We may as well start by restating the obvious. Donald Trump has ditched the Republican Party’s decades-long commitment to international free trade, in favour of punitive import tariffs against those states which he thinks are manipulating their export economies to the detriment of small-town, blue-collar America. In China’s case, it’s also a visceral reaction to his claim that China has cheated its way toward owning a huge chunk of America’s bond debt. Something that he believes should never have happened, although it’s not clear how anybody could have stopped it in a free market.


We already know what Trump thinks of Mexico’s export surplus, but a bigger surprise for Europeans is his hostility to Canadians. Trump is spitting nails about Mrs. Clinton’s adherence to the 1994 Nafta deal with Mexico and Canada that her husband Bill originally signed – and he has also challenged her to deny that she supports the Trans-Pacific Partnership. She’s already declared her opposition to TPP, but it’s on the record that she once called it “the Gold Standard” of trade deals, and he suspects that she’ll lose no time in implementing it if she wins the presidency.

Awkwardly, America’s senior business community broadly supports TTP, which seems to put both candidates adrift of the industrial consensus. It remains to be seen how that one works out on the ground.

As for Europe – which has image problems of its own, remember – the divide is more pronounced. Hillary can’t afford to be publicly seen as approving too much of those pinko commies in Germany (editor – shurely shome mishtake?) Or not, at least, as long as the battle for blue-collar votes is on. Privately, Europeans are quietly confident of a benign attitude from a Clinton administration. But shhh, keep it to yourselves.



It’s rather hard to pin Mr Trump down to any serious policies on tax, except that he wants to cut taxes generally. His September 2016 programme envisages a continuation of the 2015 schedule that would implement a 15% business tax, a 33% personal tax ceiling (compared with the current 39.6%), and also – for the first time – the complete repeal of inheritance taxes. A move which, as his adversaries comment, would benefit the billionaires rather more than the blue-collar masses who have no savings.

Could that be afforded? Well, the Wall Street Journal calculated last autumn that Trump’s earlier plans would have broadly tripled the effect of the GW Bush tax cuts of 2001 and 2003. Trump’s new plan, the WSJ says, would reduce revenue by an extra $4.4 to $5.9 trillion over a decade, although there might be some extra revenue from economic growth.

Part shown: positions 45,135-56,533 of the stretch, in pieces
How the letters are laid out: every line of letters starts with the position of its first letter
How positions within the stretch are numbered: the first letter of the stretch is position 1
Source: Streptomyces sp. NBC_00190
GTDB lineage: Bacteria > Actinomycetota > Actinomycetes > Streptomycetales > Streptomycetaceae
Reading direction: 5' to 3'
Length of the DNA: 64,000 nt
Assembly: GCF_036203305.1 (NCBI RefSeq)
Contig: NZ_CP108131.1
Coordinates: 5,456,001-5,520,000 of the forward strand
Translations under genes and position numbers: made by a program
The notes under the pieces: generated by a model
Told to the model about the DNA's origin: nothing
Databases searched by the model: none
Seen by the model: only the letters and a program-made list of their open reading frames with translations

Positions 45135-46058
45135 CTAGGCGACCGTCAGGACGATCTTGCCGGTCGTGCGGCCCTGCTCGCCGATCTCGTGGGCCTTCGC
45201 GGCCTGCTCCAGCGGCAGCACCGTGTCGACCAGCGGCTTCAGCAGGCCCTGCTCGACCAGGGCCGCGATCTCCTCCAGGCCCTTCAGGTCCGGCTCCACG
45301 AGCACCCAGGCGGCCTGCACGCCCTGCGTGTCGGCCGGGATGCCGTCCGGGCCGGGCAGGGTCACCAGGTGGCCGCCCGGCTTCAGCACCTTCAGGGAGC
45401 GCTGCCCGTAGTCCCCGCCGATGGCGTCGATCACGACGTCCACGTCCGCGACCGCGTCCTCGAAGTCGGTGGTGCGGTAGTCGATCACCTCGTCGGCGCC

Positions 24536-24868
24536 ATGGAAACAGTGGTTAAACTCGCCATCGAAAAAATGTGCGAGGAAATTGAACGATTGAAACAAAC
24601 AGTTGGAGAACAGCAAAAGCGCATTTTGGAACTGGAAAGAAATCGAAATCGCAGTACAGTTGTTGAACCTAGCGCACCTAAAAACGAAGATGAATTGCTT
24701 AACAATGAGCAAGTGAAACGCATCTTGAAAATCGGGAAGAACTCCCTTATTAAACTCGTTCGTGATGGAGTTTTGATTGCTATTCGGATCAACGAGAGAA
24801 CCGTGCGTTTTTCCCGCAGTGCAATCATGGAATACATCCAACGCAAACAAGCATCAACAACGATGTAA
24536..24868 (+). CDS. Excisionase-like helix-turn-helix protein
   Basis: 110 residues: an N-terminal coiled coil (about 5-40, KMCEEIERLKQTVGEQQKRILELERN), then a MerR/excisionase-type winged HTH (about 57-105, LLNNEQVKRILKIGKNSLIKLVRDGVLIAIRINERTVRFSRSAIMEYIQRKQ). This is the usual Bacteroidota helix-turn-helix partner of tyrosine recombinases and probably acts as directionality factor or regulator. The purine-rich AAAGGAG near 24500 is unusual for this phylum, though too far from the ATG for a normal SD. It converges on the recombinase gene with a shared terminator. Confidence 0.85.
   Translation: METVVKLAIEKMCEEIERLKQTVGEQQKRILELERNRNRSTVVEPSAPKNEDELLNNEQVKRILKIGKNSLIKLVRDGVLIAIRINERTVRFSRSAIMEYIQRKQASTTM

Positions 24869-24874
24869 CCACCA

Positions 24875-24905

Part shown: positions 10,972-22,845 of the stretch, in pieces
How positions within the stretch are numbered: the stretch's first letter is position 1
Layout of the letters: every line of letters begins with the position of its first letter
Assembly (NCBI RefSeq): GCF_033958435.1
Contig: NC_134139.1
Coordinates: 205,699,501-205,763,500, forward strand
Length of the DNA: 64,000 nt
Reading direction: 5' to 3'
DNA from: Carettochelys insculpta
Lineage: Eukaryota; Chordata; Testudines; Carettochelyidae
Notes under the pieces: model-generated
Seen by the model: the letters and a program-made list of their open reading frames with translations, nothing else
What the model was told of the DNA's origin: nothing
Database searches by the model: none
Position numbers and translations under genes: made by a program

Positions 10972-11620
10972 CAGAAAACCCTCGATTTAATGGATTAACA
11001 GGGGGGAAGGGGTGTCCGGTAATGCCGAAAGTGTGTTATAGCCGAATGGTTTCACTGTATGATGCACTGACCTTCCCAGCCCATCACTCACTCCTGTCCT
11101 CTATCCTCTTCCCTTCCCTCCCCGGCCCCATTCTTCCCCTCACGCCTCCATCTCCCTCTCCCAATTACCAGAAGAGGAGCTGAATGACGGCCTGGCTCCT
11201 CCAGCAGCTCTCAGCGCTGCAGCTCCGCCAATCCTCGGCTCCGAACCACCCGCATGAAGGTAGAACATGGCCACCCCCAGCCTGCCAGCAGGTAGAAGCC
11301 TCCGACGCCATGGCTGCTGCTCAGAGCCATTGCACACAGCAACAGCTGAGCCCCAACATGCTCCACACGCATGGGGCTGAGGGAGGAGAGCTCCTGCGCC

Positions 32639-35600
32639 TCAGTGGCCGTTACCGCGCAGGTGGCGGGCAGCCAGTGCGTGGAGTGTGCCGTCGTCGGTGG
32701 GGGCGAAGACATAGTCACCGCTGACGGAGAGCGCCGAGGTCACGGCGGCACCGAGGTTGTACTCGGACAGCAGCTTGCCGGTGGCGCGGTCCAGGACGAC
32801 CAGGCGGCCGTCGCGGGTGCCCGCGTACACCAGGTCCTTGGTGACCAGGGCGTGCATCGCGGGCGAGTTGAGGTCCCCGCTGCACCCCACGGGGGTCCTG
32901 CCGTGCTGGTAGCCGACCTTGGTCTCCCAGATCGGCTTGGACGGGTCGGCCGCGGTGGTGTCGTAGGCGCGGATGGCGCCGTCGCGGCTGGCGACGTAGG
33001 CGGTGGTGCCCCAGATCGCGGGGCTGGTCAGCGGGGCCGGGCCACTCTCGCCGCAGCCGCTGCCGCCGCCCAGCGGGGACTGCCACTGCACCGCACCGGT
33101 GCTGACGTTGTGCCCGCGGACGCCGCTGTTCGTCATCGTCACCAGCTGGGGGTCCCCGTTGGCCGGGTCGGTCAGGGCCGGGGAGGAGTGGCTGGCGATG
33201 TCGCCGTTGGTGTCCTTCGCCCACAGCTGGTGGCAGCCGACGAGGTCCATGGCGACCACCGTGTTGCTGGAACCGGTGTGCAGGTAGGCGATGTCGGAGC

Mrs Clinton, on the other hand, is concentrating her efforts on higher earners, bringing in a minimum 30% income tax for households with more than $2 million a year. She has pledged to use “business tax reform” to pay for around $275 billion of much-needed infrastructure spending (on top of a $305 billion five-year programme agreed last year), but she’s strangely silent on the detail. Trump, by comparison, is promising $1 trillion of infrastructure, but it hasn’t been costed at all.

Above all, Hillary hasn’t laid out any of her plans for corporation taxes, which is a worry for the business community. Both candidates are at least agreed that an onslaught is required against large companies that try to move their headquarters abroad for tax purposes. Although how that will go down in Europe remains to be seen.

The Trump grudge against Wall Street

Trump’s deep antipathy toward the US financial markets goes a long way toward explaining why he hates the city slickers with such a vengeance. It’s all a little odd since it was the senior bankers who bailed out Trump’s crashed casino, with considerable ingenuity, after his first corporate bankruptcy.

But there we are. What annoys Trump is that the US markets have risen by more than 230% since the 2008 lows – thanks, he says, to an absurdly low interest rate, and also to the release of $3.8 trillion of quantitative easing that has put the country into hock. The market’s “all a big bubble”, he told Fox News recently, and he forecasts “something that’s not pretty” when rates rise again.

He doesn’t favour a rapid rise in rates, he says – well, who would, with an election coming up? – but he believes that Fed Chairman Janet Yellen has been nobbled by the Democrats to sustain the bubble for a while, and he aims to replace her with a true Republican before long.

Don’t scare the horses – yet

Should we be worried by all this? Only if we think that a President Trump could assemble a practical body of Republican support in Congress. And, given the 150 or so Republican delegates who have already disowned him, the omens on that front are not good.

Which leads us, finally, to the impact that this highly engrossing Punch and Judy show is having on today’s financial markets around the world. And, although things may have changed by the time you read this, I’m guessing that the markets are doing well to keep their blood pressure down and their worries muted.

It might look like a binary choice between heaven and hell to most of us, but it ain’t necessarily so. The widening Clinton polling lead (in late October) might not be unassailable, but it’s as good as we’ve got to go on at the moment. On the present showing, Trump’s ideas are too incoherent to get anywhere; whereas the Ice Maiden may be devious but at least she’s experienced.

Ken Fisher, the perma-bull head of Fisher Investments, has never been one to fret about such indeterminacies. All new governments bring uncertainty and radicalism, he says, and they always end up ploughing the same furrow as all their antecedents. Why worry? Be happy. We’ll do our best, Ken.